Kathie Lee Gifford is the latest woman to share her private experience with comedian Bill Cosby.
While discussing Cosby's wife's Camille's recent statement calling her husband "a kind man, a generous man, a funny man, and a wonderful husband, father and friend," despite the numerous sexual assault allegations against him, the "Today" show co-anchor claimed that Cosby tried to kiss her one of the last times she saw him.
"I will admit, towards the very last times I saw him, he did try to kiss me," she said on the "Today" show Tuesday. "I said, 'Bill, no, we're friends,' and he said, 'OK, goodnight,' and I said, 'Goodnight.' And I went to my room, and he went into his room."
"A lot of married men come onto single women...but once I said, 'No, absolutely not,' he respected it," she later added.
Gifford explained her personal history with Cosby, serving as the opening act for the comedian for several years and traveling on the road with him. She said that he was capable of "great kindness," and recalled how he would give her and her two backup dancers money to gamble.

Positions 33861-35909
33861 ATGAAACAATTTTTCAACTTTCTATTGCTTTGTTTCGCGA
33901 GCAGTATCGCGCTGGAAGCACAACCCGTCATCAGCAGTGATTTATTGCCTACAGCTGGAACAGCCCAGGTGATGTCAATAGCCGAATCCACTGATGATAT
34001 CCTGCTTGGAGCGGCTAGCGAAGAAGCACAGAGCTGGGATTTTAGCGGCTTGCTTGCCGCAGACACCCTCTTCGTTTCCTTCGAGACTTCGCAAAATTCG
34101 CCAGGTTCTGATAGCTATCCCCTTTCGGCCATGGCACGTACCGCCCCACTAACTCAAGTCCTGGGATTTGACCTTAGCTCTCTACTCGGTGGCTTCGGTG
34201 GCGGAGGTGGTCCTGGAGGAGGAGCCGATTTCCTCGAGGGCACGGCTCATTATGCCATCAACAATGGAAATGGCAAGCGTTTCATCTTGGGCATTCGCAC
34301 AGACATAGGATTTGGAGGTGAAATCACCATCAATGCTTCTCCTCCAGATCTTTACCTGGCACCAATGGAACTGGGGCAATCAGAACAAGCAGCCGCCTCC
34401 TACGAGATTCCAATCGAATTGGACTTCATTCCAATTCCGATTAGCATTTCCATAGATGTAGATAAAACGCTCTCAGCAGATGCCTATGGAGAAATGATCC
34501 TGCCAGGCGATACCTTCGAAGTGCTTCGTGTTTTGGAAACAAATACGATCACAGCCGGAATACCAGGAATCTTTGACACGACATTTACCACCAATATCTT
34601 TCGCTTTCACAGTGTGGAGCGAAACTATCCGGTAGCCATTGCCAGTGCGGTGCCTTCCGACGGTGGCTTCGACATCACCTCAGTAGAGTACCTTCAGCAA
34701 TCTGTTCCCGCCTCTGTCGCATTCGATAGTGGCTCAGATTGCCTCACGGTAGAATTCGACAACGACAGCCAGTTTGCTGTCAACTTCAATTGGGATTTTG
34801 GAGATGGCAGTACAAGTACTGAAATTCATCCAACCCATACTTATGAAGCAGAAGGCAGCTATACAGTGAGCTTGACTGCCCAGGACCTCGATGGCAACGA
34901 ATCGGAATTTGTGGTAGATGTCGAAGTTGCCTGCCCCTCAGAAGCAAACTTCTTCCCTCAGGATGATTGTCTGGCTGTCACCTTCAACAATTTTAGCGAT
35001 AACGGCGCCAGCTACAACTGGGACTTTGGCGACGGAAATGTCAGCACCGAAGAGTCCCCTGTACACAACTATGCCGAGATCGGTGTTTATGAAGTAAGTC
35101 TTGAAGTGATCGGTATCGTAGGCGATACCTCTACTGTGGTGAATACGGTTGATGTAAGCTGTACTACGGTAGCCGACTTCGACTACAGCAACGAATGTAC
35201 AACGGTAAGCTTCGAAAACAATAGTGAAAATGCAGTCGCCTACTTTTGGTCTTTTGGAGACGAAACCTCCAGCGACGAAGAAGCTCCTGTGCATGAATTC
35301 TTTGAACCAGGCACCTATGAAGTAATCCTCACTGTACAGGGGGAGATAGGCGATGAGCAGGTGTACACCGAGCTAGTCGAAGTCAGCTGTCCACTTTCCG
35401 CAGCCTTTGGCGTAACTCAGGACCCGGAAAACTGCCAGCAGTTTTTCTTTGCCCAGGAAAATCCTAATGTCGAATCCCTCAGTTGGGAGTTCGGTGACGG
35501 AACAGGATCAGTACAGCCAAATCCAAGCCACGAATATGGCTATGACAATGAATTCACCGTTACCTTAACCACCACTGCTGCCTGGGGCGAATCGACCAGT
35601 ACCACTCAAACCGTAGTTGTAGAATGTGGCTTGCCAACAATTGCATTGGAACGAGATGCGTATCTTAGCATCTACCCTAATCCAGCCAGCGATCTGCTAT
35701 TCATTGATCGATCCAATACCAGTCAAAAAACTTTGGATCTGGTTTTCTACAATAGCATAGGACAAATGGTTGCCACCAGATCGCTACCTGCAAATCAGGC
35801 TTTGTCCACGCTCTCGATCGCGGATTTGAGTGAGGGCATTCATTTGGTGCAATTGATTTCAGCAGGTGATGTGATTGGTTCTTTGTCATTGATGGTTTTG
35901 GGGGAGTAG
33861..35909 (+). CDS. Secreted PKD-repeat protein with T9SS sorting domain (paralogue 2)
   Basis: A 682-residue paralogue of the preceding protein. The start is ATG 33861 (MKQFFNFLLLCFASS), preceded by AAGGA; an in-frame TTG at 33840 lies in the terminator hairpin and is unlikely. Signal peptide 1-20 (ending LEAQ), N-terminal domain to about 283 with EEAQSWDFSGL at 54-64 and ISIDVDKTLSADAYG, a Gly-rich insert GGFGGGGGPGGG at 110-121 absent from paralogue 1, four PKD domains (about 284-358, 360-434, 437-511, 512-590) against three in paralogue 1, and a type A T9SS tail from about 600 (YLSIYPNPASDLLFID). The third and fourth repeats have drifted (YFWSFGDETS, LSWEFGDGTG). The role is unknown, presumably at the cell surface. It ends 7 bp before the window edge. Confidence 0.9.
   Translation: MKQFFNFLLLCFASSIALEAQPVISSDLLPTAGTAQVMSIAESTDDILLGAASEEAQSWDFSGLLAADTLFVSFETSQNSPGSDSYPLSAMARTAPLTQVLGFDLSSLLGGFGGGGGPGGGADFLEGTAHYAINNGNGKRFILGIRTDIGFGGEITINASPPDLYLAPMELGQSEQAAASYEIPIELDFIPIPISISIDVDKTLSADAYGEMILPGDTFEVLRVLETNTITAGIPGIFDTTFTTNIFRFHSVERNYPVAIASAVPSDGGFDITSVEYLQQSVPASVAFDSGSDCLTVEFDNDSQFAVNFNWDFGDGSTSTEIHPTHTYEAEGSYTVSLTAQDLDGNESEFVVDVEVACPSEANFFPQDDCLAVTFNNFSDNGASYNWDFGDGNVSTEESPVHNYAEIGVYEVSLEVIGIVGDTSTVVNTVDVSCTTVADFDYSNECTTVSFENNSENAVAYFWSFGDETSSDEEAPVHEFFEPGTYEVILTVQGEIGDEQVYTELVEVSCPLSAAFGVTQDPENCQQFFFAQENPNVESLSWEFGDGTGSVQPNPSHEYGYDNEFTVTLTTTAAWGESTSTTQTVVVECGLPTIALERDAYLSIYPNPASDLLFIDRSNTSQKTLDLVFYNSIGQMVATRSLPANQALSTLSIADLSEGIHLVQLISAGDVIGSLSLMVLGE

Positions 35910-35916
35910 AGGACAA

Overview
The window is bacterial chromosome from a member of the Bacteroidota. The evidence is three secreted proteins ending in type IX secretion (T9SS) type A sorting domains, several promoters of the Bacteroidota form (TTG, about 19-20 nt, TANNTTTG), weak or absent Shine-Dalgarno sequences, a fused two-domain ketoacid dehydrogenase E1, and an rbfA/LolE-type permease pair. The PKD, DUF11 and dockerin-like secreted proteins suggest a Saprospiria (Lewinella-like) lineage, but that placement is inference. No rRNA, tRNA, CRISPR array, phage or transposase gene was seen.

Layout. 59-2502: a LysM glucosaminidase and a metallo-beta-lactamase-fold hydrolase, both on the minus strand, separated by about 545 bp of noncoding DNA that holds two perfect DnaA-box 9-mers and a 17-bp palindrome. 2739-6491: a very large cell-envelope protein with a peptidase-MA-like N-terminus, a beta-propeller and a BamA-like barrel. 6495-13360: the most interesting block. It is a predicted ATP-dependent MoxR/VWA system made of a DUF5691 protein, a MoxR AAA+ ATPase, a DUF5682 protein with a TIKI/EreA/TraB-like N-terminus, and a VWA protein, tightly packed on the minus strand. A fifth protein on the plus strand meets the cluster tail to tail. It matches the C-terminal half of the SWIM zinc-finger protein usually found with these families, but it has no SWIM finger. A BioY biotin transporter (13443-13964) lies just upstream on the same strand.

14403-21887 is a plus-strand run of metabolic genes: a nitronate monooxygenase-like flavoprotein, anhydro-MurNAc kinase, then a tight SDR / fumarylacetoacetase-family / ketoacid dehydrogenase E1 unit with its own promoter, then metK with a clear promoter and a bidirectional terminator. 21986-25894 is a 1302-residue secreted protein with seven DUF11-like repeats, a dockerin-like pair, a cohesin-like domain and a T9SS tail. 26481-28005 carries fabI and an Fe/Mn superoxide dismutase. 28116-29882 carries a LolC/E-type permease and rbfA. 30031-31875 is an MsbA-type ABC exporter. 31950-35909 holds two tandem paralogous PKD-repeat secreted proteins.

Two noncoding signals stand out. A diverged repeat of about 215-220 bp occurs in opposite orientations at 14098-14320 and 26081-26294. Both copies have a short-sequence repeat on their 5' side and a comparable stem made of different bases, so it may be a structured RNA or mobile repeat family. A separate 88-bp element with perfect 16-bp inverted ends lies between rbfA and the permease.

Though she is now looking back at her experience in a different light, specifically after reading supermodel Beverly Johnson's recent Vanity Fair story alleging the comedian drugged her.
Johnson claimed that Cosby drugged her with a cappuccino, and Gifford remembered that the comedian frequently made cappuccinos for her and her two backup dancers.
"I do know that I got a chill [reading Johnson's story], because every night when we'd come off stage and Bill would be going on-stage, he would have made cappuccinos for all three of us," she said. "And I always thought it was such a kindness and it was so sweet, and now you see Beverly Johnson saying that he made her a cappuccino, and I just don't want it to be true, but I'm not saying that the women are liars."
She stressed, "I'm just saying I never personally saw it with my own two eyes."
On Monday, Camille Cosby broke her silence on the allegations against her husband of 50 years, calling him a victim.
"There appears to be no vetting of my husband's accusers before stories are published or aired," she said. "An accusation is published, and immediately goes viral ... None of us will ever want to be in the position of attacking a victim. But the question should be asked -- who is the victim?"
Allegations against the comedian date back to the 1960s, and several alleged victims -- including model Janice Dickinson -- spoke with ET to tell their stories.
Watch Dickson's interview here.